Kunjukuttan from Anakkara in Palakkad says he realises the significance of his auto’s name at a time when the whole country is protesting for citizenship rights.

Meet the Kerala man who has called his autorickshaw Article 14 for 27 years
news CAA Tuesday, December 24, 2019 - 12:19

In school, Kunjukuttan had a paper to study for Class 10: Charithravum Poura Dharmavum – History and Citizen Duties. He learnt about Article 14: Equality before Law, and absolutely loved it. Every person will be treated equally by the state, without discrimination on the grounds of religion, race, caste, sex or place of birth.

Sitting in a classroom somewhere in Palakkad, young Kunjukuttan decided that if he ever owned a vehicle, he’d name it Article 14. And he did. For 27 years now, Kunjukuttan from Anakkara has been riding an autorickshaw named Article 14.

“There are no religious symbols in my auto. No one can guess my religion by looking at my vehicle. That’s how I want it to be,” says Kunjukuttan, who has now suddenly been getting a lot of attention after a CPI(M) leader from Palakkad, MK Pradeep, posted about him on social media, and the post went viral. The story was picked up by TNIE

It was his late friend VP Suresh who designed the title imprinted on the front and back of his auto, Kunjukuttan tells TNM. “He was an artist who worked with the Deshabhimani newspaper. He died of brain tumour 12 years ago. I didn’t change the lettering he created even though I have changed autos twice afterwards,” he adds.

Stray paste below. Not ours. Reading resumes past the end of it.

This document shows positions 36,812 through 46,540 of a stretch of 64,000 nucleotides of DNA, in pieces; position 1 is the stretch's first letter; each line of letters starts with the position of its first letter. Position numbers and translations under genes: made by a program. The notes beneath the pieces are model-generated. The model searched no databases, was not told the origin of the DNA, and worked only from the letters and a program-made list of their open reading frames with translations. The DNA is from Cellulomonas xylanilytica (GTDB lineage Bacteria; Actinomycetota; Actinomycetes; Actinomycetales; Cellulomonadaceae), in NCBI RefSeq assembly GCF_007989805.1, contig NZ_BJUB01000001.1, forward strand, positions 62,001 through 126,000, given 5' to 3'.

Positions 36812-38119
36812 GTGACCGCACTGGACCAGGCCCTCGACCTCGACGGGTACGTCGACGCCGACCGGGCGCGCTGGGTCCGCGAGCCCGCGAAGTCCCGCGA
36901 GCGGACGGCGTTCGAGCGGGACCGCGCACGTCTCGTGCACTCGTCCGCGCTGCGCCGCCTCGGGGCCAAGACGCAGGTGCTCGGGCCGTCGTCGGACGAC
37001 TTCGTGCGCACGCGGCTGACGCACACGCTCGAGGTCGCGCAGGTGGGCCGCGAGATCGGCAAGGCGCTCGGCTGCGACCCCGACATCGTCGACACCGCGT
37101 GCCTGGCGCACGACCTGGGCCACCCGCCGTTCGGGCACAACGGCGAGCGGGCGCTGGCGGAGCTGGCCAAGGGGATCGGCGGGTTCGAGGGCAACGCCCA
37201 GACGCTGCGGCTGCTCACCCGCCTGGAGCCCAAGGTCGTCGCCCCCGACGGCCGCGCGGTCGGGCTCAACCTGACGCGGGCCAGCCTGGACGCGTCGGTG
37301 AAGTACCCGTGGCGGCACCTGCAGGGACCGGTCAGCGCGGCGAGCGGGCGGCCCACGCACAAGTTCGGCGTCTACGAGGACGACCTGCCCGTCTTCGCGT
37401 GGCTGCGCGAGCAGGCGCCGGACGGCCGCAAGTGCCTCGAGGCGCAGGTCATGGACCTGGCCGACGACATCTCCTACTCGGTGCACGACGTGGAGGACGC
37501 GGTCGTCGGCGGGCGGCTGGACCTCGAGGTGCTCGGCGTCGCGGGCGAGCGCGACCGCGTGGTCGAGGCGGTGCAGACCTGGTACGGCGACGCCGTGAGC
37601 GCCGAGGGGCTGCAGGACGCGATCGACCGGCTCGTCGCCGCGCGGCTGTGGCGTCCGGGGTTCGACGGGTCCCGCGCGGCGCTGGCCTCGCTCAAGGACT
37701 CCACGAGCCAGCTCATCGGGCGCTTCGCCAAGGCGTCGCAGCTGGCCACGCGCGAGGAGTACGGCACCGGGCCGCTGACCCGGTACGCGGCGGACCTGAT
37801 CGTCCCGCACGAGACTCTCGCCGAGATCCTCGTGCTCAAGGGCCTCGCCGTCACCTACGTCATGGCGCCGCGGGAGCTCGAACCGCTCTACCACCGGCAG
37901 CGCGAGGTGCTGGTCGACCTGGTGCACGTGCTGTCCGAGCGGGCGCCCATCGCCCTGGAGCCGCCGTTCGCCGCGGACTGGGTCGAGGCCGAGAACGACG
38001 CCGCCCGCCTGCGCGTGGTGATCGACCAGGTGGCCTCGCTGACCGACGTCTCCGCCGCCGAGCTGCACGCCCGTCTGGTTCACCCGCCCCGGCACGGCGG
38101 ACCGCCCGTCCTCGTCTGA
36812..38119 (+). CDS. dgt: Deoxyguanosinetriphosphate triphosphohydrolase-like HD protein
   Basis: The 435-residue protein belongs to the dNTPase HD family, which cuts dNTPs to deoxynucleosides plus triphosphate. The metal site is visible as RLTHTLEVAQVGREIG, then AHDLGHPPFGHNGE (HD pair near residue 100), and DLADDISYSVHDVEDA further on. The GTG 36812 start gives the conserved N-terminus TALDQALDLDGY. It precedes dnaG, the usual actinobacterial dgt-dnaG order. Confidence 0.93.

The name has invited many interesting episodes in his life, Kunjukuttan says. Police would ask him why he named it after a section in the Constitution. Lawyers at the Pattambi Court would smile when Kunjukuttan’s auto stopped there. “And the teachers who see my auto while travelling by bus would later write about it on social media. I came to know that only later. They even identify the auto stand as the Article 14 stand!”

He has also had discussions over the rights ensured by the law with his many passengers. “Some would take it seriously. Some others would be scornful, as if to say, ‘who is he to talk about all this’,” Kunjukuttan says.

He has no complaints. As long as at least one person gets the message he is happy. He realises the significance of his auto’s name at a time when the whole country is protesting for citizenship rights. “I am aware of the Citizenship Amendment Act and the National Register of Citizens, and I am also against it,” he says.

He reads a lot, he says, and reads anything he can find, even if it is a scrap of paper. “Not that I know a lot but I love to read.” He names MT Vasudevan Nair, his ‘naatukaran’, as a favourite writer.

Kunjukuttan also spends two hours every day to do a bit of social work. This includes planting trees in public places, giving free rides to the poor or buying tea for someone hungry. “That’s as much as I can do, driving an auto. I too have a family to be with, my wife and two kids.”

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